OP-ED: Why is Ogwa neglected by every administration in Imo State? – By Uche Enwerem

 Ogwa in Mbaitoli Local Government area is marginalized, dejected and entirely neglected by Imo State Governments. Ogwa is about seven kilometers away from Owerri. It is an agrarian society and believes in agriculture and its allied products. It has a big market called Afor-Otusi (Afor-Ogwa) an eight-day market that attracts people from far and near.

Ogwa, which is land-locked but thickly populated and second in population only to Mbieri has about seven autonomous communities. It has many primary schools and four secondary schools. Apart from Ogwa Girls’ Secondary School, built by Catholic Mission, others were built by the self effort of Ogwa Community before the civil war.

There is a dispensary in Ogwa built by the peoples’ effort in 1955. There is also a maternity built by the effort of both men and women in 1957. Only God knows the condition of these health projects built at that time by communal effort. By their looks, they no longer represent the purpose they were meant for, hence long neglected and abandoned.

Before the war, Ogwa people built a General Hospital, which was approved by the Regional Government and has been functioning as such. But since then, there has not been any significant improvement in that hospital. This was the first general hospital within the then Mbaitoli/Ikeduru Local Government; it is still a sorry site. And yet Ogwa has not benefited from the new hospital projects scattered in other Local Government Areas by the Owelle Rochas Okorocha administration.

Ogwa was the first in Mbaitoli LGA, to realize a pipe-borne water project in 1961. This was taken over by the government after the war by way of running and paying the staff. Today the water scheme is dilapidated and abandoned. All these go to show that Ogwa people are not lazy. They believe in themselves and do not expect government to do everything for them. All these feats were achieved by the people through communal efforts.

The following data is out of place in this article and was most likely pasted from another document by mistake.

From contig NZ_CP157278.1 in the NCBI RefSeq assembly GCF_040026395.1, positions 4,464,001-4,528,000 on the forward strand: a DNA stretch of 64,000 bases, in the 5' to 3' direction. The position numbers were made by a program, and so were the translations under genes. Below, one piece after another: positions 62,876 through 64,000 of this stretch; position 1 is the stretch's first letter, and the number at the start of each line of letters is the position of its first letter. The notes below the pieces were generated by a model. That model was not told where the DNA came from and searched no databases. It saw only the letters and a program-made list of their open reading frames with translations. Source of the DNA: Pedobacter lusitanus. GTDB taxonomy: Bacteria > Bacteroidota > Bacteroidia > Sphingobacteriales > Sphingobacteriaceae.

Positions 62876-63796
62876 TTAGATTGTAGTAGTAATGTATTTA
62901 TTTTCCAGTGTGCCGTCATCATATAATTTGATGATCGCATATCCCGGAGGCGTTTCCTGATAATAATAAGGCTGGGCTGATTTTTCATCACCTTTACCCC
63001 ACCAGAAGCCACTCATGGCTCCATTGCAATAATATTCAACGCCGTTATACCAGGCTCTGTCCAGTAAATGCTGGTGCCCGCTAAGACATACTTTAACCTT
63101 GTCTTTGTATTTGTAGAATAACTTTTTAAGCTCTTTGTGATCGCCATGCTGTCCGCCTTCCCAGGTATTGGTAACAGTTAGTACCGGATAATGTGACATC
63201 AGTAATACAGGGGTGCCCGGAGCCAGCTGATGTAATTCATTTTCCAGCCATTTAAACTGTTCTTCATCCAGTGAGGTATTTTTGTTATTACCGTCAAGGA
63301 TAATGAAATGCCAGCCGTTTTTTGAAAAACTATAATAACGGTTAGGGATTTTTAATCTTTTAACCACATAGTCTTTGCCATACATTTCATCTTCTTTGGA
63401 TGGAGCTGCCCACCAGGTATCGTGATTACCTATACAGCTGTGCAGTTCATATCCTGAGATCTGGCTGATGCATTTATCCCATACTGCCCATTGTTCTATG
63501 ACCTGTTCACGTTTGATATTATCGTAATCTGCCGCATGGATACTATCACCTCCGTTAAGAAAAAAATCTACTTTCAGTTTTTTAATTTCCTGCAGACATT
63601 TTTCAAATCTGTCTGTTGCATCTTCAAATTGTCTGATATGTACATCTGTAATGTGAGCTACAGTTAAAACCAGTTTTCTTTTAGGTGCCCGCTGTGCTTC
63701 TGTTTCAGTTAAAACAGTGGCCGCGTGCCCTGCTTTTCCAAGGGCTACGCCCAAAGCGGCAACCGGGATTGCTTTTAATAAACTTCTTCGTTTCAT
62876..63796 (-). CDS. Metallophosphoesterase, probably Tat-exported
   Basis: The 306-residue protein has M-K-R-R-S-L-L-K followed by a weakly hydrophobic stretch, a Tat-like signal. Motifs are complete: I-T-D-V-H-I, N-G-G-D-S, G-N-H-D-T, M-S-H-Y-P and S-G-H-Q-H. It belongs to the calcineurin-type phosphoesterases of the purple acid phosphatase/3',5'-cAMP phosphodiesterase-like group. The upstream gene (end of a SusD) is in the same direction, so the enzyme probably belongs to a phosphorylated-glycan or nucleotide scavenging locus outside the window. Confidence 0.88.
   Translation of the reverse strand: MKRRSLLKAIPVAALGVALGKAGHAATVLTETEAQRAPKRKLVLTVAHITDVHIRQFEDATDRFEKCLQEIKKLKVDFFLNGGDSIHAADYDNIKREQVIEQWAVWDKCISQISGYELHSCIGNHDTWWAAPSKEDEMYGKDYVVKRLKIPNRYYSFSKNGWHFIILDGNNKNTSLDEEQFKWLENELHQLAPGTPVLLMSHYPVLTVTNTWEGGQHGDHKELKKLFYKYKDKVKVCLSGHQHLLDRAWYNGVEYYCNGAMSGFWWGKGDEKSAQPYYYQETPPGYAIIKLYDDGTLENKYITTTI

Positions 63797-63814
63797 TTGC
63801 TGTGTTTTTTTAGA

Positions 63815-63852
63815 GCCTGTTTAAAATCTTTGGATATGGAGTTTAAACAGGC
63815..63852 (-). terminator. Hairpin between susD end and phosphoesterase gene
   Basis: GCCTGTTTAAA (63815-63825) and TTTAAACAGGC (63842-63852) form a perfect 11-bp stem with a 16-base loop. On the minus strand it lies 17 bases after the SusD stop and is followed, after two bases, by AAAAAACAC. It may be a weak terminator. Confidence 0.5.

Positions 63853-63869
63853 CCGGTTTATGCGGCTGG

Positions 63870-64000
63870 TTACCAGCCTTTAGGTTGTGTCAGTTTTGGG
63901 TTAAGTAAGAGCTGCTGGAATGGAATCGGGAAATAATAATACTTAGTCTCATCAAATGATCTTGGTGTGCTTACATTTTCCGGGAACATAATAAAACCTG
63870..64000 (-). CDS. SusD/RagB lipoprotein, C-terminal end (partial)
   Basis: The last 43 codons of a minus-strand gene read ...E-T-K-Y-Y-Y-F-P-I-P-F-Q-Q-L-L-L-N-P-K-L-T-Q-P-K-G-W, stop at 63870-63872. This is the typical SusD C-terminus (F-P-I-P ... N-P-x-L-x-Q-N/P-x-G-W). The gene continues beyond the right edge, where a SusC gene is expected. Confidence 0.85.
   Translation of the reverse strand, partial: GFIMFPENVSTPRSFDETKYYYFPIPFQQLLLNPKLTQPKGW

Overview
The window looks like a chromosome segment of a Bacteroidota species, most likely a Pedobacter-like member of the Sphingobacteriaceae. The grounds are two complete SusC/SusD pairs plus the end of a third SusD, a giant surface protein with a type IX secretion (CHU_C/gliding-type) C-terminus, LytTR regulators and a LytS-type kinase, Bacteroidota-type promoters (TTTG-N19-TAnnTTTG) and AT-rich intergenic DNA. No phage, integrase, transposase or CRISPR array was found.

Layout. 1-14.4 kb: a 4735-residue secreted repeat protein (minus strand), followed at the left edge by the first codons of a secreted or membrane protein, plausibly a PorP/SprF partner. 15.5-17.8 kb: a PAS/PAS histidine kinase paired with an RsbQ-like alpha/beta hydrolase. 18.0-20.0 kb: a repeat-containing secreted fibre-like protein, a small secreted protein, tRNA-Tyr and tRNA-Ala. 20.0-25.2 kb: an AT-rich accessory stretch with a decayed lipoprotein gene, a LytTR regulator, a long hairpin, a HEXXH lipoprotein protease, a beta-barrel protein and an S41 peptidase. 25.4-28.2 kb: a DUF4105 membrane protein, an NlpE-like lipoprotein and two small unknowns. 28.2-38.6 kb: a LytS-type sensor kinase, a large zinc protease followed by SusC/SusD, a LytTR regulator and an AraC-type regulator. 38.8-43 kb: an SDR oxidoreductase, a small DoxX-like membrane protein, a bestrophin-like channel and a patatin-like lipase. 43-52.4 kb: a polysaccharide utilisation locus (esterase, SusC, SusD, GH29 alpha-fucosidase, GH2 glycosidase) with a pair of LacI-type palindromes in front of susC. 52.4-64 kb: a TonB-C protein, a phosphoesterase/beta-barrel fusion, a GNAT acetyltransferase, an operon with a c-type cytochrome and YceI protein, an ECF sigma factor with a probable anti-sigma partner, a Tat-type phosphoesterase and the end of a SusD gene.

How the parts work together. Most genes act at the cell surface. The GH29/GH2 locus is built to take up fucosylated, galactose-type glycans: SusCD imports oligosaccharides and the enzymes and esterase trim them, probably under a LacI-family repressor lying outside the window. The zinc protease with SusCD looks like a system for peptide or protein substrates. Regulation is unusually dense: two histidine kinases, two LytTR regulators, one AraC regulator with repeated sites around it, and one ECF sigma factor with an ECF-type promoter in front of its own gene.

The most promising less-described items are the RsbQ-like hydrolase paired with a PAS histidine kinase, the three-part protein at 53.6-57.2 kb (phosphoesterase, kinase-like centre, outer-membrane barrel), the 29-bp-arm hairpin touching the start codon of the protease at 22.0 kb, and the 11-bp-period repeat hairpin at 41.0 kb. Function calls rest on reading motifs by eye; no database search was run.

The major problem confronting Ogwa people today is a matter of road network. There is no road in any part of Ogwa in general. This is not a fairy tale. Ogwa has many a time been declared a disaster area because of bad roads and gully erosions in various parts of Ogwa. The only road which linked Ogwa to Orodo from Iho junction was awarded to Iwuanyanwu Construction Company by the former military administration but that contract did not work. When Governor Achike Udenwa came on board, that road was re-awarded to one Eze, the contractor could not perform until that administration left. When Governor Ikedi Ohakim came to power, it was also re-awarded to another contractor. It was in that administration that something tangible was done on that road but still it did not cross into Ogwa. All that we saw was pouring of red mud on it till today. The tarring of the road started at Iho junction but terminated a few poles after Iho Comprehensive Secondary School. The rest o! f the road from that point to Ogwa and then to Orodo through Idem was left un-tarred with attendant problem of flood and erosions in many parts of the road. One cannot imagine any part of Imo State now that its roads are as bad as that of Ogwa in Mbaitoli LGA.

The question now is, is Ogwa part of Imo State? If it is, why is Ogwa suffering from neglect and marginalized by government or is it political victimization? After all, Ogwa people are politically enlightened and we have been voting for our leaders even the President. I am sure that Ogwa people voted for Rochas Anayo Okorocha, the Governor of Imo State and that is the reason he should do something about our roads and even in his political appointments. Will heaven fall, if an Ogwa man or woman becomes a commissioner in this state?

That which is good for the goose is also good for the gander. I therefore use this medium to call on the able-leader of our time, Governor Rochas Anayo Okorocha (OON) to consider Ogwa as one of the important parts of his State that needs urgent attention, more especially on our roads. –

By Uche Enwerem

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